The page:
But the branches continue to quiver long after Jim has returned to his station and John has found sleep in his chair. The tree trembles as if in expectancy, with labor looming. D. tilts her head as if straining to hear the groans of Nature waking up. Perhaps she trembles imperceptibly herself.
The forest bursts forth another cumulative bloom and thickens, solidifying. And D., just like a high flying bird who wonders that there could be anything dangerous hidden below the clouds, looks upon the interlocking branches that will soon disguise the earth with life and listens to the sounds of a house relearning to handle people.
Back in 2003, just after Victor Lams wrote his excellent song "Not a Great Man" (available here) from Michael Schiavo's perspective, I took some time to write one from Terri's. I never got around to recording it, and now, having moved, I've misplaced the little piece of paper on which I'd written the chord changes. (It was in e-minor, with some jarring chords mixed in to give it a chilling feel.) But I've still got the lyrics:
Just a Little Bit
Maybe if I try real hard
I can move my finger just a little bit
Maybe if I make some noise
I can make them understand
That I'm not just lying here
Waiting for the end
Bring me that pillow
And I'll lift my head again
You can run your race
For the millionth time
And you won't know half the effort
I make trying
Just to squeeze your fingers when you check my pulse
If my heart keeps beating is it just impulse
That makes me try to scream when you're on the phone
And it's so frustrating when it comes out just a groan
Instead of saying I'm not just lying here
Waiting for the end
You can bring me that balloon
And I'll follow it again
You can run your race
A hundred billion times
And won't convince them
That I'm not dying
Maybe if I try real hard
I can move my eyelids just a little bit
And maybe if the light's just right
The camera will catch the gleam
That proves I'm not just lying here
Waiting for the end
He can bring those funeral flowers
To his girlfriend
He can go to court
Until the end of time
But the world knows
That I'm not dying
If the samples that she posted are any evidence, Kathryn Lopez might understandably be reluctant to continue visiting her email inbox. Most of what she's shared seems to be nothing so much as evidence that people don't really want to bother researching the facts of the case at hand before commenting. One email, however, raises a couple of interesting questions:
The Federal Gov't should not be deciding the specific case of Schiavo.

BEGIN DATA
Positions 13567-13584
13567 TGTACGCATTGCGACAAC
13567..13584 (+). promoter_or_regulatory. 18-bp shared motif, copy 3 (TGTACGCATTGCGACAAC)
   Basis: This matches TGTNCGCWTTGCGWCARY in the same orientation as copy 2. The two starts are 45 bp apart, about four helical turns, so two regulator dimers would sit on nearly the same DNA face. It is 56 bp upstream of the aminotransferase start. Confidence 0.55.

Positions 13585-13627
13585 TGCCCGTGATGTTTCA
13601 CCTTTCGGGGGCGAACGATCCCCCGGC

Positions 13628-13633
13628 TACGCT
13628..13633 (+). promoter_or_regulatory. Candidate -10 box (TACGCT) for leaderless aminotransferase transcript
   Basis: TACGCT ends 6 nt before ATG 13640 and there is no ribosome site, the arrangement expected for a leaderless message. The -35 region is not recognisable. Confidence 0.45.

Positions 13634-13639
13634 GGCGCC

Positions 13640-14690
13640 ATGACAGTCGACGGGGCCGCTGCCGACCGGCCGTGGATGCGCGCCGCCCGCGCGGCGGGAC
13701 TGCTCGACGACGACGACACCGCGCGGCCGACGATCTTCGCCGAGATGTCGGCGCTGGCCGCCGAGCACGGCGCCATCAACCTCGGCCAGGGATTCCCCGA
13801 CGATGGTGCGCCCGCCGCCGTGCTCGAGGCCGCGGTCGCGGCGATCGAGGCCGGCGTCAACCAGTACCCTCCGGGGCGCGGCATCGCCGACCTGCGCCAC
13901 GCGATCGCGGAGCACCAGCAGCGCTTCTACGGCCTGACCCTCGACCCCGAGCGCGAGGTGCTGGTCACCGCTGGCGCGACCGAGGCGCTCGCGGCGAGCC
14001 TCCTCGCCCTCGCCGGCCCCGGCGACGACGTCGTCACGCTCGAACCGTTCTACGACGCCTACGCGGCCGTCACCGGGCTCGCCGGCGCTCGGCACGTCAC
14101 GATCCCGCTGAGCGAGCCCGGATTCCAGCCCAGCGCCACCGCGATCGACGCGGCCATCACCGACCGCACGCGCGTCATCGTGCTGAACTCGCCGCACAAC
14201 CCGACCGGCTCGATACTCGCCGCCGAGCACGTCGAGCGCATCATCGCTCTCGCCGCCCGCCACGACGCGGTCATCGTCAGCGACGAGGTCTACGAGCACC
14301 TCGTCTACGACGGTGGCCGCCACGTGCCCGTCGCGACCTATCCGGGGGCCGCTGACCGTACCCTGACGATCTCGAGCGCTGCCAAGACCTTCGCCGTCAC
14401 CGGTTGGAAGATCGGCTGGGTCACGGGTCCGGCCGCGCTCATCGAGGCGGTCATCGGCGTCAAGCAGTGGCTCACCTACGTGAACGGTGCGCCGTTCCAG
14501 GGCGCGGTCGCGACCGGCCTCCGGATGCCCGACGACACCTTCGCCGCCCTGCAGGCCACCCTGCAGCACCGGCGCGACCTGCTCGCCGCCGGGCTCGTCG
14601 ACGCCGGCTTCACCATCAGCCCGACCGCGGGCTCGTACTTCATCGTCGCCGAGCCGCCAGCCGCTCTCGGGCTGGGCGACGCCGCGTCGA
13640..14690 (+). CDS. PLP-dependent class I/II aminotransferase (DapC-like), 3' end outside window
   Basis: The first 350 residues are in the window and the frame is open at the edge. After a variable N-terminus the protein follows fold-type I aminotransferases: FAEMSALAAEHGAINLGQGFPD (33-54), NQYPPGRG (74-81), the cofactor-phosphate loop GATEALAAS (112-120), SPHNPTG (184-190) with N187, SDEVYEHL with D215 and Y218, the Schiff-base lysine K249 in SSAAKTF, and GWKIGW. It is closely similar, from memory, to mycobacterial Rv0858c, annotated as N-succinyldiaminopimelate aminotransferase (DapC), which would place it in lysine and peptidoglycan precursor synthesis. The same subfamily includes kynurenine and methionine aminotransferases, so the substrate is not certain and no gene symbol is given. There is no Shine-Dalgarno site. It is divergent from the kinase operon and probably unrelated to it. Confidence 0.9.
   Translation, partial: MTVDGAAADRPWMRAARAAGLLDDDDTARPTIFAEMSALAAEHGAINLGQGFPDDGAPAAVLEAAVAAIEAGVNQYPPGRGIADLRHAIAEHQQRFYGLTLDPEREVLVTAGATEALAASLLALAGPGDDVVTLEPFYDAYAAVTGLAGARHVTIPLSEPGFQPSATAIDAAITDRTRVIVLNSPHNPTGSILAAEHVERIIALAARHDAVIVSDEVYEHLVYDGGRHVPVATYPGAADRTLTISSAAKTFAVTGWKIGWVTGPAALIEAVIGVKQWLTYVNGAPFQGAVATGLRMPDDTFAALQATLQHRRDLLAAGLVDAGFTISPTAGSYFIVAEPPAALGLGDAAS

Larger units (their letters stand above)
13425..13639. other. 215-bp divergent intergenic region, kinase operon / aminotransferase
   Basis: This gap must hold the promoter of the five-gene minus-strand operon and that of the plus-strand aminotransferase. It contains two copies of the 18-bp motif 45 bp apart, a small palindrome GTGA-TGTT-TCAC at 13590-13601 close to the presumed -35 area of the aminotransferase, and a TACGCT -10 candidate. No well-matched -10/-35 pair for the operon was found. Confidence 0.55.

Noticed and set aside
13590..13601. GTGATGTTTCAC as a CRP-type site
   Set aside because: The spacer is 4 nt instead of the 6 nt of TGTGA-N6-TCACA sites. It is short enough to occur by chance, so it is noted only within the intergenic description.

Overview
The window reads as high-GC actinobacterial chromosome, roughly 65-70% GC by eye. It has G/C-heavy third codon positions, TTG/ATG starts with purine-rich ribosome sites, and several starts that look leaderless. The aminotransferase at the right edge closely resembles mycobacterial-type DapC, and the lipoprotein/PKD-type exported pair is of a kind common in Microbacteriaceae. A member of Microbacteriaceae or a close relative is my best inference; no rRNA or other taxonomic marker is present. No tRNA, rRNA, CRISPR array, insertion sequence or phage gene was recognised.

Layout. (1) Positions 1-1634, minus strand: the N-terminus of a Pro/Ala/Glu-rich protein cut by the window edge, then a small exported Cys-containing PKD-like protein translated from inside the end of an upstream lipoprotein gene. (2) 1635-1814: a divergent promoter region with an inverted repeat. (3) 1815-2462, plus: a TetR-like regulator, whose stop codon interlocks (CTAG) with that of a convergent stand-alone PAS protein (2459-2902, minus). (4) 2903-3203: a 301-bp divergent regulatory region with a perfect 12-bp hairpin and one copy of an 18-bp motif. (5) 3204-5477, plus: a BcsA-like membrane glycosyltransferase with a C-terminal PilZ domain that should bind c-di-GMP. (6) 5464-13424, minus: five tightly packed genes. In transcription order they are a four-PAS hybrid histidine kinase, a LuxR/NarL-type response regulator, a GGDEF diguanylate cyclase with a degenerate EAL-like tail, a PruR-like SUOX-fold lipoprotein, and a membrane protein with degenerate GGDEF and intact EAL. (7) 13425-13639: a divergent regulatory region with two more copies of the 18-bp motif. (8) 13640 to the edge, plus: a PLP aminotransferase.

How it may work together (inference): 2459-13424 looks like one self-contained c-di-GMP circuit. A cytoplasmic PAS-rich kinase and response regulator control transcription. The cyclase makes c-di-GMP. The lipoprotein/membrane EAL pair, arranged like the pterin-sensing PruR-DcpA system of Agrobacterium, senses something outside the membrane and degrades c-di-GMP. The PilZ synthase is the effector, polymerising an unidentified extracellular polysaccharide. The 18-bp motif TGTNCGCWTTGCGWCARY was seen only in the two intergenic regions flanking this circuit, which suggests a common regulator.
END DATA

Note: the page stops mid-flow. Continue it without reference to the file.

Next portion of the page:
If they had really cared they could have passed legislation about this in the past seven years. It never came up, because everyone in Congress knew it was not their role.
Every court case that gets decided in a wrong or immoral manner does not get to go to the US Congress for appeal. Yes it is a matter of life or death but this is not for Congress to intervene in.
This sets a precedent in which every family with someone on death row can bring their case to Congress.
If this was the case you would've died of a brain explosion during the early Clinton years.
Congress does not get special rights when you happen to agree with the party in power.
The overall response that comes to mind is: Why not? Particularly if it would have been legitimate for the Federal Gov't to pass legislation to the same end before the issue reached a simmer, why is it illegitimate for it to act now? Why, more specifically, is Congress barred from reacting to wrong or immoral court cases? It's not a favorite clause among folks who make a practice of discussing the First Amendment, but consider the text that I've italicized:
Congress shall make no law respecting an establishment of religion, or prohibiting the free exercise thereof; or abridging the freedom of speech, or of the press; or the right of the people peaceably to assemble, and to petition the Government for a redress of grievances.
The right to petition the federal government is not so specific as to forbid the grievance's being against a judiciary and/or the petition's being directed toward Congress. True, all court cases do not "get to go to the US Congress for appeal," but that is a function of social and political factors, not of law. As a matter of law, "every family with someone on death row" or any other form of grievance "can bring their case to Congress." It may go nowhere. There may ultimately be nothing that Congress can or will do, but that will illustrate a limitation of public interest in the specific case, not of Congress's rights.